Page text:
As a songwriter, you’re always trying to get the notes of your melodies, as well as the chords that accompany them, to sound somehow magical. At least, that’s the way most audiences will perceive what you’ve done.
But hopefully you know that it’s not magic. It’s not even random, even though you may use improvisation and experimentation to come up with your song. The best songs come about by combining your musical imagination and instinct with your understanding of the fundamentals of solid song structure.
When your instincts and knowledge come together to create a great song, no one really cares about the structure underneath it all. It’s like looking at a gorgeous building: when it looks great, the architect hopes no one really cares how they did it. Structure should be irrelevant to the enjoyment of music.
There’s nothing magical, in the strict sense of that word, about how good music works. As I say, it’s instinct coupled with knowledge of the fundamentals.
The Placement of a Chorus’ High Note
A good example of how knowledge of the fundamentals can be vital to the success of a song would be considering the high point of, let’s say, a chorus melody. Most choruses give us the highest notes of a song. But you’ll notice that most of the time, that high point is not randomly placed. It either happens right at the beginning of a chorus, or near the end.
First, let’s look at songs that place the high note at or near the start:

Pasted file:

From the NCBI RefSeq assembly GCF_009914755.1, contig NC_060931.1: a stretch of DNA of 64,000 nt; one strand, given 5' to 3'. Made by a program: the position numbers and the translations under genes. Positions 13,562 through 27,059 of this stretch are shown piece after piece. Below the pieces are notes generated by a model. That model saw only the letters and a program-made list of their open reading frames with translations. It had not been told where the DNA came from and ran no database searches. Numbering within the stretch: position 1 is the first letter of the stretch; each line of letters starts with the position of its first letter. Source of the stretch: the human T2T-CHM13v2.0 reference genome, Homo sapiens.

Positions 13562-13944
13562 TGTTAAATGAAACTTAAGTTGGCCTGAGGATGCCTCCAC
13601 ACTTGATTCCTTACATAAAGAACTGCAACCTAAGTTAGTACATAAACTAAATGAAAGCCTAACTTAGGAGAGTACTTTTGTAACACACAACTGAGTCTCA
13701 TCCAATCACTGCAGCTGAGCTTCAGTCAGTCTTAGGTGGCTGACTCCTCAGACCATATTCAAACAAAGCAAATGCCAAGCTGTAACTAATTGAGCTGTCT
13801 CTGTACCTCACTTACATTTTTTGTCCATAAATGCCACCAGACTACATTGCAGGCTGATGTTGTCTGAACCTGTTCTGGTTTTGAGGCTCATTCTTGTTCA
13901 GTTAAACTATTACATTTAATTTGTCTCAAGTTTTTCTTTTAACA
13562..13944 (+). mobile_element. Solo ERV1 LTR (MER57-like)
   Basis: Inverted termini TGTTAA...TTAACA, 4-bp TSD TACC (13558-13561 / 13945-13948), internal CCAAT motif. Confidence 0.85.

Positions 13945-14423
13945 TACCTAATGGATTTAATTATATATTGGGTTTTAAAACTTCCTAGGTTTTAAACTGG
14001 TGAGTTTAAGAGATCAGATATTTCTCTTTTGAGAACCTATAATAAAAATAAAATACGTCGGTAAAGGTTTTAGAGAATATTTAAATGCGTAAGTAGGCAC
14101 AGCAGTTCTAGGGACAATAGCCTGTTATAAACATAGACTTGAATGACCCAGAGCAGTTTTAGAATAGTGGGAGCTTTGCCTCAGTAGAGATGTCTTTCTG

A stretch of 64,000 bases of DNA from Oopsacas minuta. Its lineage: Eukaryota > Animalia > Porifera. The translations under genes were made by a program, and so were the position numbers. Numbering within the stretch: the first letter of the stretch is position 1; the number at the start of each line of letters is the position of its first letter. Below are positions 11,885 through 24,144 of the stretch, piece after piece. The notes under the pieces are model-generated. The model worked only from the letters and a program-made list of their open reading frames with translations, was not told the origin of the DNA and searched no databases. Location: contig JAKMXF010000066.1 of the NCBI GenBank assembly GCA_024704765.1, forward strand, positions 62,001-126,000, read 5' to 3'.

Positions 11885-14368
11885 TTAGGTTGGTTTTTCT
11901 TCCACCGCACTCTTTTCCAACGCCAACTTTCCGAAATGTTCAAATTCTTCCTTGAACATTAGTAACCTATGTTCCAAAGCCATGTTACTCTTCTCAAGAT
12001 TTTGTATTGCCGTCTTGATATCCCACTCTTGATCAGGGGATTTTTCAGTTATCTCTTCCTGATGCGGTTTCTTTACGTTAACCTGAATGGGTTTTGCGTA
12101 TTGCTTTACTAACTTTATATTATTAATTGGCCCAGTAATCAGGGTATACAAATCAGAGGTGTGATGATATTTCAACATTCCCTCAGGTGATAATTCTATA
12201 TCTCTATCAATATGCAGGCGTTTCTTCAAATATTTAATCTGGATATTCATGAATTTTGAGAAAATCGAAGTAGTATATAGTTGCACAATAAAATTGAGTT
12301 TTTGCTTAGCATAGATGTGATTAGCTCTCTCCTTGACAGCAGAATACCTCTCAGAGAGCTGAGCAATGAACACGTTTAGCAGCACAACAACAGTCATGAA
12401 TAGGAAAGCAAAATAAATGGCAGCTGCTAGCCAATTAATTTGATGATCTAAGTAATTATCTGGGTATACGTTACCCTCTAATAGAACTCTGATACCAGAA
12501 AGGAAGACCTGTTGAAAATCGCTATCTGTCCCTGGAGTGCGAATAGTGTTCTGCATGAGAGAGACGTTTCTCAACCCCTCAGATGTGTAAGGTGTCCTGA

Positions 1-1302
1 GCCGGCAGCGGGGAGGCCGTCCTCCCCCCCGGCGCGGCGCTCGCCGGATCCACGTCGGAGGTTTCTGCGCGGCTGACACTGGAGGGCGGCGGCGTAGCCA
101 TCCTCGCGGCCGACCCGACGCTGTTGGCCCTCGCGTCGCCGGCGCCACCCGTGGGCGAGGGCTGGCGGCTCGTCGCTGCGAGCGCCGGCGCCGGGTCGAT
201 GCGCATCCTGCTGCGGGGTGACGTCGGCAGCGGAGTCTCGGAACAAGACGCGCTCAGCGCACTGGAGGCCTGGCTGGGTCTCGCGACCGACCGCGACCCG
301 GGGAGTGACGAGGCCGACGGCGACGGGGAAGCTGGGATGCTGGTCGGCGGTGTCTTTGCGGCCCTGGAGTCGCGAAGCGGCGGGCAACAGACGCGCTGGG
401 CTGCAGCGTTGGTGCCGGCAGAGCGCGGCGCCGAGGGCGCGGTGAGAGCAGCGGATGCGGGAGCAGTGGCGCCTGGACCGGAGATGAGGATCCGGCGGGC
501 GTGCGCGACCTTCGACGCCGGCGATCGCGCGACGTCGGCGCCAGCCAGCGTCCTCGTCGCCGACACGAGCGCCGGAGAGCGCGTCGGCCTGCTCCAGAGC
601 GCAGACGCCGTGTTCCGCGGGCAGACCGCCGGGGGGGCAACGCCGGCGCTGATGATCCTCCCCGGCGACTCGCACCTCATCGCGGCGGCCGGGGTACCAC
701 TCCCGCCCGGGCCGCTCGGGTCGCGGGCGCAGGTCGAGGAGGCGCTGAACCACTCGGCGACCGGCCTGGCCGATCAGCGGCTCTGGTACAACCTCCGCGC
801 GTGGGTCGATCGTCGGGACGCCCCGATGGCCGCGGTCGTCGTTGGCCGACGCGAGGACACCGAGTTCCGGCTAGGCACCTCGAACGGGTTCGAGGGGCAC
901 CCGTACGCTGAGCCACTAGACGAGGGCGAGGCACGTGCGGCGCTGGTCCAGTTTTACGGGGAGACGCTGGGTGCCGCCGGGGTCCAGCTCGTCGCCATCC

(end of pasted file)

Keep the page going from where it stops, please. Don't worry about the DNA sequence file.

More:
What advantage does the song get from a high point at the start of the chorus? Mainly it’s the shot of energy, and especially where that shot coincides with the main chorus hook.
Songs with the climactic high point at or near the start are memorable and fun to sing and fun to recall. If your song’s verse dwells near the bottom of your vocal range, this kind of high note placement (at or near the start of the chorus) can be a great idea.
Now, let’s take a look at the ones where the high point gets placed a little later in the chorus:
The advantage to a later-in-the-chorus high point is that you can use the chorus as a kind of build-up. And you’ll notice that the high point doesn’t need to be much higher at all. In “Just the Way You Are,” the high point is a semitone higher than the basic range of the chorus.
Song Structure and Knowledge
The placement of a song’s high point is just one out of probably hundreds of elements within a song that can come about mainly by a songwriter’s knowledge of good song structure. When writer’s go purely on instinct, they may not be aware of the kind of power that can come from placing this vital element.
If you’re looking to be a more consistent songwriter, simply determining to write every day is not necessarily going to get you there. You need to couple your musical instincts with knowledge. And that knowledge will be of best use during the editing stage.
“The Essential Secrets of Songwriting” eBook bundle gives you the understanding of the fundamentals of good song structure. It includes a 9-Lesson Course designed to take you through the process of polishing your songwriting technique.